When we arrived at this location, it really was not the right time of day to include the barn. The sun was behind the barn leaving the front side in shadow. It would have been nice to have some light on the barn, however, the sky was working and so were the cloud shadows raking across the fields. I also liked the fence leading to the barn. So, rather than be discouraged, I began working the scene. As I looked back on what I took, I made 10 different compositions. I went in tight, I included more, I waited for the cloud formation to change, I waited for the rolling shadows to change. I finally settled on this spot with just part of the barn. My first composition included two windows. It felt a bit static, so I included three in my next composition. Then I waited until the roof of the barn would sit in blue sky rather than white clouds. Last but not least, I waited for the cloud shadows to roll through the image to give depth. In the RAW file the front of the barn was indeed dark, however, I knew I could work on this in post. Once again, Perfectly Clear was applied first and then I worked the file further in Lightroom and a bit more in Photoshop along with Nik Viveza.
I’ve posted and alternate composition below just for fun. While it does not have the nice cloud shadows in the field, I do like the lines created by the fence, grain and dirt.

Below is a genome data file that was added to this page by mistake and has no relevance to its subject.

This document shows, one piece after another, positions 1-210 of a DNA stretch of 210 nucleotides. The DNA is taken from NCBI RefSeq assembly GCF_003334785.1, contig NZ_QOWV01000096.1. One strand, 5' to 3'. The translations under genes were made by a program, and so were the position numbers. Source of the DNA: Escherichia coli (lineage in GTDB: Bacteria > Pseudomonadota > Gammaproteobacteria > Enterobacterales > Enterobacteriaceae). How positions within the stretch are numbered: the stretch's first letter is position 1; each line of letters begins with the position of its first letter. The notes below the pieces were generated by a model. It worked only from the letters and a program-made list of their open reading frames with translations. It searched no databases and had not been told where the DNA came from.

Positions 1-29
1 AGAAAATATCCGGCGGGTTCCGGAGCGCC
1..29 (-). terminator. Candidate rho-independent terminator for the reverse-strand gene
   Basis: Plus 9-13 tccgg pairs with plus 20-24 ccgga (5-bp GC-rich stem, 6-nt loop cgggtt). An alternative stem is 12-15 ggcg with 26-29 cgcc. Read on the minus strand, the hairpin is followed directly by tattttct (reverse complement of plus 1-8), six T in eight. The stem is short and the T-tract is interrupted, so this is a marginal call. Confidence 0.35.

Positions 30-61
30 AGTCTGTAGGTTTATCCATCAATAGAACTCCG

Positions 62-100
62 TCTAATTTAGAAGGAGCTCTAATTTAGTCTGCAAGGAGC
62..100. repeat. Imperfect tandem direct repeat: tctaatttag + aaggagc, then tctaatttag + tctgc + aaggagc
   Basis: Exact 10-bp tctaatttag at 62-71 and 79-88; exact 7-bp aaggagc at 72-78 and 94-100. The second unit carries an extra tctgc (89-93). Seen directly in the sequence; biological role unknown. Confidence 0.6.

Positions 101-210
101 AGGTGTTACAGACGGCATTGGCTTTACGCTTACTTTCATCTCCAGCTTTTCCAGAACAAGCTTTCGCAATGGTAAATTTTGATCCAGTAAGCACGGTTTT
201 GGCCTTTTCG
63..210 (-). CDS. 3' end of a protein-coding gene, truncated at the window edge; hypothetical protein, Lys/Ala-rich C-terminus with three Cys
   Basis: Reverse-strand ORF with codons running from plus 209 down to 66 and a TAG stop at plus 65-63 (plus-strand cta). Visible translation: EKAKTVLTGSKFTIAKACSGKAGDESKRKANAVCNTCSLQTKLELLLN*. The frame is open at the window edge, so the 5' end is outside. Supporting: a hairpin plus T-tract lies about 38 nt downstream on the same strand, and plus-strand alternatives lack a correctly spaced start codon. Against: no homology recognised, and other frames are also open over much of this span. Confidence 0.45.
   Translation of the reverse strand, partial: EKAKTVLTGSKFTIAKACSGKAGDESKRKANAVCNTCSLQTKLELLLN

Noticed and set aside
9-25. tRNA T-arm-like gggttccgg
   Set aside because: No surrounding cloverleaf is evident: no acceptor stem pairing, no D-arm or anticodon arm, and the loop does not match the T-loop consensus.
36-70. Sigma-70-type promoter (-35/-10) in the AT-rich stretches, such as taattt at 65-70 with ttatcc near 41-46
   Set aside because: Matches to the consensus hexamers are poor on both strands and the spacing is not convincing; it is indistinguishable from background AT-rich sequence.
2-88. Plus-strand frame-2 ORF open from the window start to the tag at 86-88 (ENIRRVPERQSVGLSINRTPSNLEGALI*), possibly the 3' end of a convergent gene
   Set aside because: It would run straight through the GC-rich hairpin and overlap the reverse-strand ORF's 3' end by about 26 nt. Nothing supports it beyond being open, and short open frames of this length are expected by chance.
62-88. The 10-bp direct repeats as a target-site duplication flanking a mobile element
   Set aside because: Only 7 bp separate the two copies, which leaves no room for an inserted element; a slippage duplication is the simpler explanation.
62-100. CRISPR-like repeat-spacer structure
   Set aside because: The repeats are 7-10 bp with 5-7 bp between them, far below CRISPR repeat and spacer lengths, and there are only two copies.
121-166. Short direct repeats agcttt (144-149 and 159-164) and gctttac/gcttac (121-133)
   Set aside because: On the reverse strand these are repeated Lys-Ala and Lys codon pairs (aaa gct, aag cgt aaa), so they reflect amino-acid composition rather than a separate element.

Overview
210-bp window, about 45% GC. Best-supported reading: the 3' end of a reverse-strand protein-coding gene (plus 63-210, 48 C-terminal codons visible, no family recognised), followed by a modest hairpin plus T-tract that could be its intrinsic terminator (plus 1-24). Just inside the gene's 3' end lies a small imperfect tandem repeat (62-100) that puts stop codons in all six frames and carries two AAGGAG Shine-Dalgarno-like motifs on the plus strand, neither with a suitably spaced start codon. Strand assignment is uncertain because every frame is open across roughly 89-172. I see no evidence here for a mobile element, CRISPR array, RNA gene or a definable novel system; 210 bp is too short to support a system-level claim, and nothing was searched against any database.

If you did not see my recent post about Perfectly Clear, I think its worth a look. Click here.
Don’t forget we are heading back to Death Valley, Valley of Fire and a night in Las Vegas with Chuck Kimmerle in February. Spots are filling up for this unique opportunity to spend time with a master b&w photographer. Chuck is great fun to be around too! More information is available on my tour page.
My friend Tom Tauber had promised a ride in a glider awhile back. We were finally able to find a day that worked. What a blast!! Tom had a GoPro camera, so I took a few video clips of the event which can be seen by clicking on these links. Me in the Glider #1 , Glider Ride #2, Glider Landing #3.
On the way home I stopped at a gas station to fill up and met Geoff. I had my Fuji 56mm 1.2 lens with me, so I gathered the courage to ask if I could get a couple of shots. We ended up having a delighful conversation where I learned he too is a photographer. I only wish I had a bit more courage to ask him to pose a little differently as I really wanted to get a side shot that would show the mohawk better. None the less, another example of always having gear with you. Sure am loving the 56mm Fuji lens. I’ve never had 1.2 glass and man that creates bokeh! Fun!
Perfectly Clear is not an image enhancement plug-in. Rather, Perfectly Clear is an image optimization or correction plug-in. It should not be thought of as your “creative” editor, this is what Nik, Topaz, Alien Skin and OnOne are for. Perfectly clear has a very different purpose. Its job is to overcome the limitations of your camera and sensor technology. And it does this on the pixel level. So, rather than apply Perfectly Clear after your RAW or creative processing, it is recommended that you run your un-edited RAW files through Perfectly Clear first, and then do your “normal” enhancement to achieve your creative look if you desire.